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Monetary Policy Committees in Action: Is There Room for Improvement?

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  • Philipp Maier

Abstract

More than 80 central banks use a committee to take monetary policy decisions. The composition of the committee and the structure of the meeting can affect the quality of the decision making. In this paper we review economic, experimental, sociological and psychological studies to identify criteria for the optimal institutional setting of a monetary committee. These include the optimal size of the committee, measures to encourage independent thinking, a relatively informal structure of the meeting, and abilities to identify and evaluate individual members' performances. Using these criteria, we evaluate the composition and operation of monetary policy committees in various central banks. Our findings indicate that e.g. the monetary policy committee of the Bank of England follows committee best-practice, while the committee structure of other major central banks could be improved.

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Bibliographic Info

Paper provided by Bank of Canada in its series Working Papers with number 07-6.

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Length: 35 pages
Date of creation: 2007
Date of revision:
Handle: RePEc:bca:bocawp:07-6

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Keywords: Central bank research; Monetary policy framework;

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References

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  1. Anne Sibert, 2006. "Central Banking by Committee," International Finance, Wiley Blackwell, vol. 9(2), pages 145-168, 08.
  2. Christopher J. Waller, 2000. "Policy Boards And Policy Smoothing," The Quarterly Journal of Economics, MIT Press, vol. 115(1), pages 305-339, February.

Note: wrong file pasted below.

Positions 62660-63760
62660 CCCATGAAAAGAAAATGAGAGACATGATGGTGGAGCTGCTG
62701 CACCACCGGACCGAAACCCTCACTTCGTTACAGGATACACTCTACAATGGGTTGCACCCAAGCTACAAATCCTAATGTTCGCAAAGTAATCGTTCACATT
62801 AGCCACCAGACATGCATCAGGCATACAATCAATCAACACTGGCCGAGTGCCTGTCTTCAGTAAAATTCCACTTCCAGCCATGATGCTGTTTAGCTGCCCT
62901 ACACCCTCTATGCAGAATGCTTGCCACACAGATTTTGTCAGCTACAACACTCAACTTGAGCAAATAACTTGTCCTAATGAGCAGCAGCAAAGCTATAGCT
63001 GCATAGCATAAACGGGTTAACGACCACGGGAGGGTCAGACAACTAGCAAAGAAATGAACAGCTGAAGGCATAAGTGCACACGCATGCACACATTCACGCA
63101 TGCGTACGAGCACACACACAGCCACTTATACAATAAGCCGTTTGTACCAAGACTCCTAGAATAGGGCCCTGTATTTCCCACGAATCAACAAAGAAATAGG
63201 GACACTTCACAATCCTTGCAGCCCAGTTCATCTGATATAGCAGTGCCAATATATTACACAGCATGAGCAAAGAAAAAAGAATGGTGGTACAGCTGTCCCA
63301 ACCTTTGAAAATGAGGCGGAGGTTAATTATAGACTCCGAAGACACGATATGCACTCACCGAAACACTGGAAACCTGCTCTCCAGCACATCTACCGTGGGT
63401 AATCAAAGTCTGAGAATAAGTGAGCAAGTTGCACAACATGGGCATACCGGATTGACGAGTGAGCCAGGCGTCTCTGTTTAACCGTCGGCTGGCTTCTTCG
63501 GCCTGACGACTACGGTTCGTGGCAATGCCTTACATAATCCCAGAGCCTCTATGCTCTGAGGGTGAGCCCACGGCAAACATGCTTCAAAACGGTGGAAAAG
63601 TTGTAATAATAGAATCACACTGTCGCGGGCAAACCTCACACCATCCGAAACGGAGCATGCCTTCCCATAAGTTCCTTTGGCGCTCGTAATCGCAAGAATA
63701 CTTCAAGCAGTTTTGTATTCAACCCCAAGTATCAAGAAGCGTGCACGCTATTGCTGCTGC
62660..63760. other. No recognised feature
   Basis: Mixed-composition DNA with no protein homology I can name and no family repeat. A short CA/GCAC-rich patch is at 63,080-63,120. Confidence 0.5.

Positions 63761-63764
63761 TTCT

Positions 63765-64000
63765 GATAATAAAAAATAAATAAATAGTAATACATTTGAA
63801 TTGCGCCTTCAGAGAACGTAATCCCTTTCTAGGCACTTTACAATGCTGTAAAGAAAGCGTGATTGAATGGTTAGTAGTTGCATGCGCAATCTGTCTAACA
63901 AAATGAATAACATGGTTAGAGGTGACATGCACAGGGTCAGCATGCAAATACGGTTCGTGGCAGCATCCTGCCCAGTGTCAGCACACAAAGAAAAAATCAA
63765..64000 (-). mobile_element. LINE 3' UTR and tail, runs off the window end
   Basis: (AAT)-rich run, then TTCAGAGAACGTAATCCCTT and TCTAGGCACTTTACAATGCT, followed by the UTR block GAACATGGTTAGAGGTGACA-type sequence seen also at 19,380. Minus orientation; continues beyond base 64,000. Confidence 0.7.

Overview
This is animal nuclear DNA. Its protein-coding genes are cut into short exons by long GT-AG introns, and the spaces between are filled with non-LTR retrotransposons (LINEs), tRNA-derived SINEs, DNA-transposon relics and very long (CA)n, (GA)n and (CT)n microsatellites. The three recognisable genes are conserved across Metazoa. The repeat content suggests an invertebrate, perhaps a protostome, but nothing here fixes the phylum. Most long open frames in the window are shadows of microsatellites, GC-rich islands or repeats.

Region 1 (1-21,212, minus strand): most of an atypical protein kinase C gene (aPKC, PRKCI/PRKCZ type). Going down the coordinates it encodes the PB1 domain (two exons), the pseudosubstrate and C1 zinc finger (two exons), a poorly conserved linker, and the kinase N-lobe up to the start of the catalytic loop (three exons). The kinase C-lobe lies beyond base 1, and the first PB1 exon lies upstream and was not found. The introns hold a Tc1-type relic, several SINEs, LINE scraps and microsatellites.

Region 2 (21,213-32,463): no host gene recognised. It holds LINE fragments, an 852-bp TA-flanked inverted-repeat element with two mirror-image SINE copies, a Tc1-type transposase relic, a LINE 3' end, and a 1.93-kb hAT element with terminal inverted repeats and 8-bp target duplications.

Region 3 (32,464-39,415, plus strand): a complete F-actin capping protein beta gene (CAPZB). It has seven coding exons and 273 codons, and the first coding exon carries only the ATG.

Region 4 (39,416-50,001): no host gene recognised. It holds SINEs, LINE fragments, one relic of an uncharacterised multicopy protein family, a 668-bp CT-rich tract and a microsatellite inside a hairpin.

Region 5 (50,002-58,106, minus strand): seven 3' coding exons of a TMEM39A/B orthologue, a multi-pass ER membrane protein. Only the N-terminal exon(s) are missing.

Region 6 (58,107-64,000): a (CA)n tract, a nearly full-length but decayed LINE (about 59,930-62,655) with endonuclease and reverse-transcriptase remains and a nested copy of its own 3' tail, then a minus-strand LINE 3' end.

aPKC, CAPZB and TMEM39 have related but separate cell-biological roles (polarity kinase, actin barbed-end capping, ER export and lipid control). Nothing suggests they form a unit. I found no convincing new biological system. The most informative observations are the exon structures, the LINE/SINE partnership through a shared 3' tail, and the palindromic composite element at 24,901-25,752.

3. Nout Wellink & Bryan Chapple & Philipp Maier, 2002. "The role of national central banks within the European System of Central Banks: The example of De Nederlandsche Bank," Macroeconomics 0207006, EconWPA.
  4. Whyte, Glen, 1993. "Escalating Commitment in Individual and Group Decision Making: A Prospect Theory Approach," Organizational Behavior and Human Decision Processes, Elsevier, vol. 54(3), pages 430-455, April.
  5. Jérôme Vandenbussche, 2006. "Elements of Optimal Monetary Policy Committee Design," IMF Working Papers 06/277, International Monetary Fund.
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Cited by:
  1. Jürgen Stark & Alexander Jung & Francesco Paolo Mongelli, 2012. "Normal Times versus Crisis Times," CESifo DICE Report, Ifo Institute for Economic Research at the University of Munich, vol. 10(1), pages 03-09, 04.
  2. Alessandro Riboni & Francisco Ruge-Murcia, 2006. "The Dynamic (In)efficiency of Monetary Policy by Committee," 2006 Meeting Papers 206, Society for Economic Dynamics.
  3. Hasan , Iftekhar & Mester, Loretta, 2008. "Central bank institutional structure and effective central banking: cross-country empirical evidence," Research Discussion Papers 29/2008, Bank of Finland.
  4. Riboni, Alessandro & Ruge-Murcia, Francesco, 2010. "Monetary Policy by Committee : Consensus, Chairman Dominance or Simple Majority ?," Economics Papers from University Paris Dauphine 123456789/7683, Paris Dauphine University.
  5. Sirchenko, Andrei, 2010. "Policymakers' Votes and Predictability of Monetary Policy," University of California at San Diego, Economics Working Paper Series qt8qj3z3qg, Department of Economics, UC San Diego.
  6. Berk, Jan Marc & Bierut, Beata K., 2011. "Communication in a monetary policy committee," European Journal of Political Economy, Elsevier, vol. 27(4), pages 791-801.
  7. Philipp Maier & Eirc Santor, 2008. "Reforming the IMF: Lessons from Modern Central Banking," Discussion Papers 08-6, Bank of Canada.

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